Table of Contents

Research Handbook on the Protection of Intellectual Property under WTO Rules

Research Handbook on the Protection of Intellectual Property under WTO Rules

Intellectual Property in the WTO Volume I

Research Handbooks on the WTO series

Edited by Carlos M. Correa

This comprehensive Handbook provides an in-depth analysis of the origin and main substantive provisions of the TRIPS Agreement, the most influential international treaty on intellectual property currently in force.

Chapter 16: Exploring the Flexibilities of TRIPS to Promote Biotechnology in Developing Countries

Graham Dutfield, Lois Muraguri and Florian Leverve

Subjects: development studies, development studies, economics and finance, intellectual property, law - academic, intellectual property law, international economic law, trade law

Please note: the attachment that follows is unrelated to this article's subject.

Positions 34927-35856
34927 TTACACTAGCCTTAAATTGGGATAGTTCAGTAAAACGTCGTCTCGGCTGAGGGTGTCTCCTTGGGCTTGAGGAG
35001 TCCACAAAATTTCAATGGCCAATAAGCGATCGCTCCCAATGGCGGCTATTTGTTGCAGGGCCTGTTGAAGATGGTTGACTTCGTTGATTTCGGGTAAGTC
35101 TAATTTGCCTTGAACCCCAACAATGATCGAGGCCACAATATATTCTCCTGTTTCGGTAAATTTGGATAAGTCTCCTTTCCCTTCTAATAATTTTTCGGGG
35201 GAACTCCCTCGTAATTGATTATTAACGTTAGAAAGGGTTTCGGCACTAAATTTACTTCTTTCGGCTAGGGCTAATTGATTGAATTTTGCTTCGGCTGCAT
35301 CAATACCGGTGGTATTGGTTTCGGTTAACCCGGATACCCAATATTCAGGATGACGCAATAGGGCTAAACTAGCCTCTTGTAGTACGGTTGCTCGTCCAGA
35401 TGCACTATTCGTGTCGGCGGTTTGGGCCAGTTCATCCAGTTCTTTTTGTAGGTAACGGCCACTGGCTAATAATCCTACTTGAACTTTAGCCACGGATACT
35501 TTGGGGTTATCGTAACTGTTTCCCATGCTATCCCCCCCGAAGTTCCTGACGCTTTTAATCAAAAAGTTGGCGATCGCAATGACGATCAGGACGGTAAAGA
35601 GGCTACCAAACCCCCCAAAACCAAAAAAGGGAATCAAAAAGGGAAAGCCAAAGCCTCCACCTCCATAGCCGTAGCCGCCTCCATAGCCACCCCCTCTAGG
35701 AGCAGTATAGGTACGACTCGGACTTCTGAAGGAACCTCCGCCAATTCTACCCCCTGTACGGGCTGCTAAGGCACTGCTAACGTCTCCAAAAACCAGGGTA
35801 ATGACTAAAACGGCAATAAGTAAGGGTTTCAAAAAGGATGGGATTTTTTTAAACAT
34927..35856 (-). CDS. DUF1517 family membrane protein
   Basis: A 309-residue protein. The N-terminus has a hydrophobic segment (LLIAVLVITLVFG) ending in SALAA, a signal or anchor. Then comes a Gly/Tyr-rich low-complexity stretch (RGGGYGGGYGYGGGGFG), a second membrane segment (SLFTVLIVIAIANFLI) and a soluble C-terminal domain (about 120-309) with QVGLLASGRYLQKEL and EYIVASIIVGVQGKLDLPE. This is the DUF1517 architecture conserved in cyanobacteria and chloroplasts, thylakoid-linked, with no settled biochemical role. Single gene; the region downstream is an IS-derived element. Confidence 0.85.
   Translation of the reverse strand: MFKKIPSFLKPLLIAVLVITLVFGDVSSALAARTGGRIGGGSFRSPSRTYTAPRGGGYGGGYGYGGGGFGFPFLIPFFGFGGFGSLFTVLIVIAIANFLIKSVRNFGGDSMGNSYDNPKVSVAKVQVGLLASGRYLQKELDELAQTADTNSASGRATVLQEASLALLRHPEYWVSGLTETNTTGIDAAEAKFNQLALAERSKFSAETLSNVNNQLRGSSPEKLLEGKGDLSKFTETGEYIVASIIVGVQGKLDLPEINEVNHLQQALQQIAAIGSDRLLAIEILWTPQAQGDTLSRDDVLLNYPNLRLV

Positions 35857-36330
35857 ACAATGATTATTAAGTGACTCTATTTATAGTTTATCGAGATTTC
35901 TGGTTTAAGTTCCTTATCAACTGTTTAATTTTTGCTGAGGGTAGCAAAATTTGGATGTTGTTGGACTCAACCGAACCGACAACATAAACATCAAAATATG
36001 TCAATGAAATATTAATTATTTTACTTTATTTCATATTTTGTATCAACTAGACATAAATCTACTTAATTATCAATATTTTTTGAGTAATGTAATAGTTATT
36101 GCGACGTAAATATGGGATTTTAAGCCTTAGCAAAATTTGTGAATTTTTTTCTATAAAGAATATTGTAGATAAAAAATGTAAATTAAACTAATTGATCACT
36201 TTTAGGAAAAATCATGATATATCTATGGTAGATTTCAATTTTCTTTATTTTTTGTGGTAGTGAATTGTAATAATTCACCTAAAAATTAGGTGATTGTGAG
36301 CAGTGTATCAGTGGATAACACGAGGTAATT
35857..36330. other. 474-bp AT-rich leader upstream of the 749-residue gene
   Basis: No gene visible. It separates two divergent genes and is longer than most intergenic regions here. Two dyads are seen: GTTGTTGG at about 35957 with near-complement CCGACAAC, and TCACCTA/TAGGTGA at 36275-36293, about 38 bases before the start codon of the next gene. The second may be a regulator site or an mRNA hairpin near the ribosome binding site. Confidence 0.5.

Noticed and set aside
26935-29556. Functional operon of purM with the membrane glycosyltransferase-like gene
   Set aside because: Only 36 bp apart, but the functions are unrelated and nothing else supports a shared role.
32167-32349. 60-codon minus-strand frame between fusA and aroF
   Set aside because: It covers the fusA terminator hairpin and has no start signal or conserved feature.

1 Graham Dutfield, Lois Muraguri and Florian Leverve 1. Introduction The aim of this chapter is to provide some guidance on how to design patent rules that are optimal – within the confines of what the Traderelated Aspects of Intellectual Property Rights (TRIPS) Agreement allows – in terms of enabling developing countries to participate in the muchheralded ‘biotechnology revolution’ and to thereby benefit their economies and populaces. It finds that totally reliable guidance is not available from any available source. Nonetheless, evidence is available to offer some general rules of thumb for avoiding patent rule-making that would not benefit developing world economies and populaces in the ambit of biotechnology. According to TRIPS Article 27.1, ‘patents shall be available for any inventions, whether products or processes, in all fields of technology, provided that they are new, involve an inventive step and are capable of industrial application’. Since biotechnology is obviously a field of technology, it is not possible to keep biotechnology out of the patent system altogether, whether or not to do so would be deemed as desirable. Nonetheless, it is important to understand that biotechnology is covered in the context of exclusions from patentability. Thus, Article 27.3(b) permits World Trade Organization (WTO) Members to exclude from patentability: plants and animals other than micro-organisms, and essentially biological processes for the production of plants or animals other than non-biological and microbiological processes. However, Members shall provide for the protection of plant varieties either by patents or by an effective sui generis system or...

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